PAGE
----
Computation theory is a discipline that uses mathematical concepts and tools to expose the nature of "computation" and to explain a broad range of computational phenomena: Why is it harder to perform some computations than others? Are the differences in difficulty that we observe inherent, or are they artifacts of the way we try to perform the computations? How does one reason about such questions?
This unique textbook strives to endow students with conceptual and manipulative tools necessary to make computation theory part of their professional lives. The work achieves this goal by means of three stratagems that set its approach apart from most other texts on the subject.
For starters, it develops the necessary mathematical concepts and tools from the concepts' simplest instances, thereby helping students gain operational control over the required mathematics. Secondly, it organizes development of theory around four "pillars," enabling students to see computational topics that have the same intellectual origins in physical proximity to one another. Finally, the text illustrates the "big ideas" that computation theory is built upon with applications of these ideas within "practical" domains in mathematics, computer science, computer engineering, and even further afield.
Suitable for advanced undergraduate students and beginning graduates, this textbook augments the "classical" models that traditionally support courses on computation theory with novel models inspired by "real, modern" computational topics,such as crowd-sourced computing, mobile computing, robotic path planning, and volunteer computing.
Arnold L. Rosenberg is Distinguished Univ. Professor Emeritus at University of Massachusetts, Amherst, USA. Lenwood S. Heath is Professor at Virgina Tech, Blacksburg, USA.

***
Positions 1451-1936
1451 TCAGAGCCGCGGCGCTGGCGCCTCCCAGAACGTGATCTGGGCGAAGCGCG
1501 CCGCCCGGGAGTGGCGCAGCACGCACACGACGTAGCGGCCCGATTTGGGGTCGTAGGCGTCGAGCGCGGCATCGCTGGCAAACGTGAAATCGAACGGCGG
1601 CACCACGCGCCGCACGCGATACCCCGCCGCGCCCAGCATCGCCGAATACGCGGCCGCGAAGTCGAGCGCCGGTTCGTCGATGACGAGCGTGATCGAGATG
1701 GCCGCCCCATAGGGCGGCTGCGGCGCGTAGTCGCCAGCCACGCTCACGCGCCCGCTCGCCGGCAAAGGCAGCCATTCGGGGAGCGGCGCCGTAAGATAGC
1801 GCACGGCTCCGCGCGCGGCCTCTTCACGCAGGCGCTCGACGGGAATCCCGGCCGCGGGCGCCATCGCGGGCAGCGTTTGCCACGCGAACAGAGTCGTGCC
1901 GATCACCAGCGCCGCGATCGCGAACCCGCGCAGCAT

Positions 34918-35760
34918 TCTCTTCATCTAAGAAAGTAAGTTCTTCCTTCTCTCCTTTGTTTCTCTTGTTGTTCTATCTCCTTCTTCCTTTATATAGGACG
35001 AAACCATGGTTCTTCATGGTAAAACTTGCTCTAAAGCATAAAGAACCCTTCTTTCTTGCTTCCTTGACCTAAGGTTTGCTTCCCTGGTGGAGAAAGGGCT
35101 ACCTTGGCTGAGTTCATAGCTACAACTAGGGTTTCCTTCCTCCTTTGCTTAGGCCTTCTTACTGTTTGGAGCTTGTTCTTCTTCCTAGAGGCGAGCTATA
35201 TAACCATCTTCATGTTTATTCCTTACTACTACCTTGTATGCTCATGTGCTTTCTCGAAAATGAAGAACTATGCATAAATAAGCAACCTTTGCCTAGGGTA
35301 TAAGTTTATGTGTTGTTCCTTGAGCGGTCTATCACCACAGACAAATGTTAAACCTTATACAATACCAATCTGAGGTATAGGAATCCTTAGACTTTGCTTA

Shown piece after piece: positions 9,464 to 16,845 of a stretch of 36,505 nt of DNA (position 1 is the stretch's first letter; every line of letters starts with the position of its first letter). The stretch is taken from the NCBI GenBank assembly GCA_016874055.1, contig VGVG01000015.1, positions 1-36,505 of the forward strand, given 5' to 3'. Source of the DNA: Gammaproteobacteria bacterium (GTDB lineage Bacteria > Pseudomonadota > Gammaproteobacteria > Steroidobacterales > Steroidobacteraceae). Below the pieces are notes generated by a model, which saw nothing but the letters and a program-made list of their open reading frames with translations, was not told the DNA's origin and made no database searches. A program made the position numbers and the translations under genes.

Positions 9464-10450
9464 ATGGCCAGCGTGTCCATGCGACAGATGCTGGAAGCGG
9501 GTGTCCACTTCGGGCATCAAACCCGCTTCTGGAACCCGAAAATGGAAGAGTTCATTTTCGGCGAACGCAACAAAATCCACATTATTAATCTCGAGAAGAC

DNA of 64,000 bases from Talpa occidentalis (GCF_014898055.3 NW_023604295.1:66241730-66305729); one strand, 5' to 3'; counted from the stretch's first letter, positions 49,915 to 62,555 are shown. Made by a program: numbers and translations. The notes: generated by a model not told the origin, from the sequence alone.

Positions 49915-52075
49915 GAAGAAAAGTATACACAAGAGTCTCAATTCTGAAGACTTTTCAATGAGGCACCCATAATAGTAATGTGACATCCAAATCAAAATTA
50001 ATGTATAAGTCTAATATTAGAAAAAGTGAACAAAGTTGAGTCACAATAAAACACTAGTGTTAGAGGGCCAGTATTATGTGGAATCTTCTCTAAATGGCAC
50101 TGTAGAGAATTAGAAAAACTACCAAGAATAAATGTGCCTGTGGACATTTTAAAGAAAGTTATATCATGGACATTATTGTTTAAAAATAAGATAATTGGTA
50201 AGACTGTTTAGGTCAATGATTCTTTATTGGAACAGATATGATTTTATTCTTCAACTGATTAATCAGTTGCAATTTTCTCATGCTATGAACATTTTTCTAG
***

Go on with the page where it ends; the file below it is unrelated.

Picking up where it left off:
Preface.- I: Introduction.- 1 Introducing Computation Theory.- 2 Introducing the Book.- II: Pillar S: STATE.- 3 Pure State-Based Computational Models.- 4 The Myhill-Nerode Theorem: Implications and Applications.- 5 Online Turing Machines and the Implications of Online Computing.- 6 Pumping: Computational Pigeonholes in Finitary Systems.- 7 Mobility in Computing: An FA Navigates a Mesh.- 8 The Power of Cooperation: Teams of MFAs on a Mesh.- III: Pillar E: ENCODING.- 9 Countability and Uncountability: The Precursors of ENCODING.- 10 Computability Theory.- 11 A Church-Turing Zoo of Computational Models.- 12 Pairing Functions as Encoding Mechanisms.- IV: Pillar N: NONDETERMINISM.- 13 Nondeterminism as Unbounded Parallelism.- 14 Nondeterministic Finite Automata.- 15 Nondeterminism as Unbounded Search.- 16 Complexity Theory.- V: Pillar P: PRESENTATION/SPECIFICATION.- 17 The Elements of Formal Language Theory.- A A Chapter-Long Text on Discrete Mathematics.- B Selected Exercises, by Chapter.- List of ACRONYMS and SYMBOLS.- References.- Index.
Arnold L. Rosenberg is a distinguished university professor emeritus at the University of Massachusetts, Amherst. He earlier held full-time positions as a professor at Duke and as a Research Staff member at the IBM Watson Research Center. He has held research positions at Northeastern University and Colorado State University. He has been a visiting professor at the University of Toronto, a Lady Davis visiting professor at the Technion (Israel Inst. of Technology), and a Fulbright Senior Research Scholar at the University of Paris-South. In 1996, he was elected a fellow of the ACM for his work on graph-theoretic models of computation, with a focus on theoretical studies of parallel algorithms and architectures, VLSI design and layout, and data structures. In 1997, he was elected a fellow of the IEEE for his fundamental contributions to theoretical aspects of computer science and engineering.
Lenwood S. Heath is a professor in the Department of Computer Science at Virginia Tech. His research interests include theoretical computer science, algorithms, graph theory, computational biology and bioinformatics, computational genomics, complex networks, and computational epidemiology. He completed a Ph.D. in computer science (1985) at the University of North Carolina, Chapel Hill, an M.S. in mathematics (1976) at the University of Chicago, and a B.S. in mathematics (1975) at the University of North Carolina, Chapel Hill. Before joining the faculty at Virginia Tech in 1987, he was an instructor of applied mathematics and member of the Laboratory of Computer Science at MIT. He is a member of SIAM, a member of the ACM, and a lifetime senior member of the IEEE. He is a managing editor of the Journal of Interconnection Networks